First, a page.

DELAWARE TWP. – For the sixth time during the summer, a group of Presbyterian churches in Hunterdon and Mercer counties held a combined outdoor service, followed by a picnic, at the Holcombe-Jimison Farmstead Museum, on Route 29 here just north of Lambertville.
Taking part were the congregations of Kirkpatrick (Ringoes), Lambertville, Larison's Corner, Mount Airy, Stockton and Titusville churches. The group is called “The River Churches" although only three are near the Delaware.
The gathering on Sunday, July 7 included many of the elements of a traditional Presbyterian service, including songs, scripture, prayers and Holy Communion. The theme was “A Gathering In God’s Garden,” reflecting the location, and the songs included “In the Garden.”
The Rev. Brad Morgan, pastor of Mount Airy, gave the sermon and it was tied to the gardening/farming theme. The combined bell choirs from Kirkpatrick and Lambertville performed several songs, including “America the Beautiful” and used both bells and chimes.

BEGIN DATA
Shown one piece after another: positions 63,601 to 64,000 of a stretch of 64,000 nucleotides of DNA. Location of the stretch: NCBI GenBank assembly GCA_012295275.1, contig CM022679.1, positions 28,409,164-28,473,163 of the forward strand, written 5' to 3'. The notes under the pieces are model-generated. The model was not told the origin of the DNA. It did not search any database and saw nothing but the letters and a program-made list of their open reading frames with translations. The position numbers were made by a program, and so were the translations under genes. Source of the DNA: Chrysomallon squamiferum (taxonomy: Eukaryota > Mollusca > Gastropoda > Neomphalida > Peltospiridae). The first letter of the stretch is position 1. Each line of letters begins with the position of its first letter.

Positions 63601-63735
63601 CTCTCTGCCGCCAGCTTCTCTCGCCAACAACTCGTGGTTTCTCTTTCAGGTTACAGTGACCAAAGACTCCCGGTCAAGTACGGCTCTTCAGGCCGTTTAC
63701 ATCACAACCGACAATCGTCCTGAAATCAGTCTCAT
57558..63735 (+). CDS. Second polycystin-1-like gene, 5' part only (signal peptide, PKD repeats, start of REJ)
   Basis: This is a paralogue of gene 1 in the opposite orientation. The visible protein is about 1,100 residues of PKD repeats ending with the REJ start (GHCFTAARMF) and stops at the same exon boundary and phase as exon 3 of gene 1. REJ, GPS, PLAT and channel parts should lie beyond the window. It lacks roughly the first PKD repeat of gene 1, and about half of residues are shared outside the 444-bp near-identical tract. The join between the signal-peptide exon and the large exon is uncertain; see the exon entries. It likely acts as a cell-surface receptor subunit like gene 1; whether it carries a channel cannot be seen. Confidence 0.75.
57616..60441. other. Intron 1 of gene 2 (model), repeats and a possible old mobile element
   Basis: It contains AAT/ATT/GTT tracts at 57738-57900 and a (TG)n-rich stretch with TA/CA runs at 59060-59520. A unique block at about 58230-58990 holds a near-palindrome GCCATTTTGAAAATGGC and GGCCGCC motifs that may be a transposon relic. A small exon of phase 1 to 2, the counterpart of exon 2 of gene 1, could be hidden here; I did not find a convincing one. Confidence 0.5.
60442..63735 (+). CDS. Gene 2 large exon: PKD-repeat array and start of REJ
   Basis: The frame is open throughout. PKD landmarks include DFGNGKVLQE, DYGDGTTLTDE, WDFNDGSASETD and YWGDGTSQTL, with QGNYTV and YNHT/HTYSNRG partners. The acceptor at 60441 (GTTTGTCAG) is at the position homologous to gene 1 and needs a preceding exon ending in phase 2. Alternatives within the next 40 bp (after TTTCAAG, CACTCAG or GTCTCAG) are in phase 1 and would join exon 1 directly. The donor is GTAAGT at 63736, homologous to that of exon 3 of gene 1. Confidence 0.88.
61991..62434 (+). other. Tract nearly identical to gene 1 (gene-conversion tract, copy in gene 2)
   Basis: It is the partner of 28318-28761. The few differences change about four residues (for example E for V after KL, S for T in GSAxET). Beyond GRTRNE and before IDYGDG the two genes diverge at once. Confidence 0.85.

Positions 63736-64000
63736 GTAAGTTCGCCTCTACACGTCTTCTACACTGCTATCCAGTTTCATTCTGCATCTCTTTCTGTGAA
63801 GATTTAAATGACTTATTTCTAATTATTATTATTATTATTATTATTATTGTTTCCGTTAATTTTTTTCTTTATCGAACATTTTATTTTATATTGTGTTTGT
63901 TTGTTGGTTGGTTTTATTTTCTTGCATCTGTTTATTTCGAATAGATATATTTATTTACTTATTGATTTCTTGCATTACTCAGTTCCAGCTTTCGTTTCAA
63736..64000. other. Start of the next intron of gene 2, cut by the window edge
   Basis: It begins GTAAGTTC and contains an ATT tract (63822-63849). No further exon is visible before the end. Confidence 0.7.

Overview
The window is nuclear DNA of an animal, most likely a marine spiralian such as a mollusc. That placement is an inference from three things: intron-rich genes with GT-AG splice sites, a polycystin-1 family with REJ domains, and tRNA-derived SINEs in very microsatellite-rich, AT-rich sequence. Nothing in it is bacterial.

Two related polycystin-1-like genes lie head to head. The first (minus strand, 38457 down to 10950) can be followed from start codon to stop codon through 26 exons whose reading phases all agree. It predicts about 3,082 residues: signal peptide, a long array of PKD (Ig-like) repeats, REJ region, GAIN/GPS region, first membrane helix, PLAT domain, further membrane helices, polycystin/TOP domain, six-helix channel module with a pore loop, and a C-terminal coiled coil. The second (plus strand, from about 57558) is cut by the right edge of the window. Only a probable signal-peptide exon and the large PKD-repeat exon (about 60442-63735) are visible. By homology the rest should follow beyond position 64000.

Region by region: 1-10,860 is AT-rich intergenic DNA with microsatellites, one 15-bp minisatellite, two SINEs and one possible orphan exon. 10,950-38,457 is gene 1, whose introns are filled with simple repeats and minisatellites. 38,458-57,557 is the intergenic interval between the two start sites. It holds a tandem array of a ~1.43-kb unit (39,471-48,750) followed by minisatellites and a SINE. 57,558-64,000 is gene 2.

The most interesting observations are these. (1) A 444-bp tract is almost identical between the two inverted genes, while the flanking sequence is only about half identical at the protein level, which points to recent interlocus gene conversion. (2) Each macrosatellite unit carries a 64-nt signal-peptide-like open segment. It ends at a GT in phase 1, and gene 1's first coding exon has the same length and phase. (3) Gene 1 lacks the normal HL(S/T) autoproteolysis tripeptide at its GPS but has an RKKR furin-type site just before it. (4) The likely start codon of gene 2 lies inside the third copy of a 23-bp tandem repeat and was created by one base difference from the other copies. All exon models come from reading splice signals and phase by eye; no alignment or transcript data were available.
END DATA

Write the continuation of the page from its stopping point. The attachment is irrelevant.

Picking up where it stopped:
It was noted that the Lambertville pastor, the Rev. Peter Gregory, will be retiring later this year. He’s been a key organizer in having the group join for special activities such as the picnic, and during Lent.
After the service and luncheon, participants could tour the museum, which includes a number of buildings displaying artifacts of Hunterdon's past. The emphasis is on the county’s agricultural heritage. The museum property was once part of John Holcombe's "Plantation", according to his will of 1742. The house, built around 1711, is thought to be the oldest standing recorded home in Hunterdon.
The farmstead was donated in 1968 to the Hunterdon County Historical Society by Milo and Rachel Jimison who retained life rights to reside there. With Milo’s death, more than 250 years of Agricultural activity on the site ended. The property in 1984 was deeded to the Holcombe-Jimison Farmstead, a non-profit organization.